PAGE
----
There can be many ‘invisible’ symptoms of Multiple Sclerosis (MS) and one that has plagued me since the beginning of my MS journey has been problems with vision. Optic neuritis can be a common early symptom of MS and is caused by inflammation of the optic nerve. It usually starts with pain in the eye (it can feel like there’s grit in it), then the vision decreases over several days, colours can appear altered and then you wait…
You hope that after a few weeks the vision will gradually return until you can see clearly again. However, like many MS relapse symptoms the function doesn’t always come back completely, but that’s ok because you can function with reduced vision in one eye…and it usually only affects one eye…except for when it doesn’t! I had repeated episodes of optic neuritis in the early years after my MS diagnosis. Back in those days it was treated with a 3 day course of IV steroids, but this only helped to resolve the bout more quickly and did not change the outcome, so I only had them on two occasions before deciding it wasn’t worth the side effects and the upheaval of daily visits to the hospital.
It is hard to describe the vision loss after optic nerve damage. I can see everything, but the finer detail won’t come into focus. I can see the person walking towards me, but I might struggle to see their face clearly, I can see the specials board in the café, but might have difficulty reading what soup of the day is, I can see the car, but can struggle to read the number plate and here lies the problem. For many years at my annual eye test the distance I could read down the chart has reduced. My glasses prescription would be increased and I would carry on, but optic nerve damage is often not correctable by stronger glasses. In fact what I’ve found recently is they appear to magnify the deficit as well as what I can see.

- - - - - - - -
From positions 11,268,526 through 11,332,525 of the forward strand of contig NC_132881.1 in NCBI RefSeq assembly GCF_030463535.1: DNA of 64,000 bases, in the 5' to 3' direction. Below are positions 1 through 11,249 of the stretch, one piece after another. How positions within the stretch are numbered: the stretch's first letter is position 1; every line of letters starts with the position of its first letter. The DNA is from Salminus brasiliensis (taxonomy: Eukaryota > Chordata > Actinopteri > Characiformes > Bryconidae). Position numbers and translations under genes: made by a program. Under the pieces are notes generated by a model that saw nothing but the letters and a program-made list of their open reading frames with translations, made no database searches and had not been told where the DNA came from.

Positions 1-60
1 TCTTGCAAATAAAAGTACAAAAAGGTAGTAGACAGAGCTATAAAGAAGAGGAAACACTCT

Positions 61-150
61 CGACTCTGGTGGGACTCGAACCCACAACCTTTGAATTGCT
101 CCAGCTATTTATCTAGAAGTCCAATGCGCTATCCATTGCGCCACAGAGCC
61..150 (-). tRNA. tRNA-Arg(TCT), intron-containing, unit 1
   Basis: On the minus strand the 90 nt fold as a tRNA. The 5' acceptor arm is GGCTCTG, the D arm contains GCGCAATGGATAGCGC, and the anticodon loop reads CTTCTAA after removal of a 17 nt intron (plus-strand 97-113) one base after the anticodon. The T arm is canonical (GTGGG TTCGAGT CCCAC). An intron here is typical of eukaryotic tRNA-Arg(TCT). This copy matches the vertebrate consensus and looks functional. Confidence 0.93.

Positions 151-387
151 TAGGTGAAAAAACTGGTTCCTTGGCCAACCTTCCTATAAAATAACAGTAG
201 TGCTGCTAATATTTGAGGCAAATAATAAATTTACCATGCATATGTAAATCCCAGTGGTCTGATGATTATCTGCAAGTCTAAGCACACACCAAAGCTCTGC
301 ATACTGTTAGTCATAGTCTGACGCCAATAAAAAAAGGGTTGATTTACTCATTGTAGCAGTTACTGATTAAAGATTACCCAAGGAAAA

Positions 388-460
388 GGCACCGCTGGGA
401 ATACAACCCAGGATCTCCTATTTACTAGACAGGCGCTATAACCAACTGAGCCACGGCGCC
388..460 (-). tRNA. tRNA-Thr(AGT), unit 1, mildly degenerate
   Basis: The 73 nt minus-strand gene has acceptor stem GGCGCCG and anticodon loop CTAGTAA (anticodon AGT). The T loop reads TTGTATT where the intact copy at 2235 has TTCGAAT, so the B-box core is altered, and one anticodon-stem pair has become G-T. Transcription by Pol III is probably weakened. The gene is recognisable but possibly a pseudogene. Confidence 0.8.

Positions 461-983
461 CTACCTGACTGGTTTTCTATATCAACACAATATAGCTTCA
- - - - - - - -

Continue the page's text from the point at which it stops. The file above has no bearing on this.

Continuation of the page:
So the day I had been dreading arrived. I’ll be honest and confess that I had been putting it off, but I knew I needed an eye test and when I finally had one it confirmed my fears. Even with a significantly stronger prescription in my glasses I was struggling to read the line on the chart that I needed to be allowed to continue to drive. I could do it…just, but was advised to stop driving whilst I was referred to the ophthalmology department at the hospital to check there was nothing else going on. However, after a morning of in depth testing a few weeks later they confirmed it was optic nerve atrophy caused by the MS. So although I’m not aware of having any specific bouts of optic neuritis in the past 10+ years, the disease activity seems to have continued to damage those particular nerves.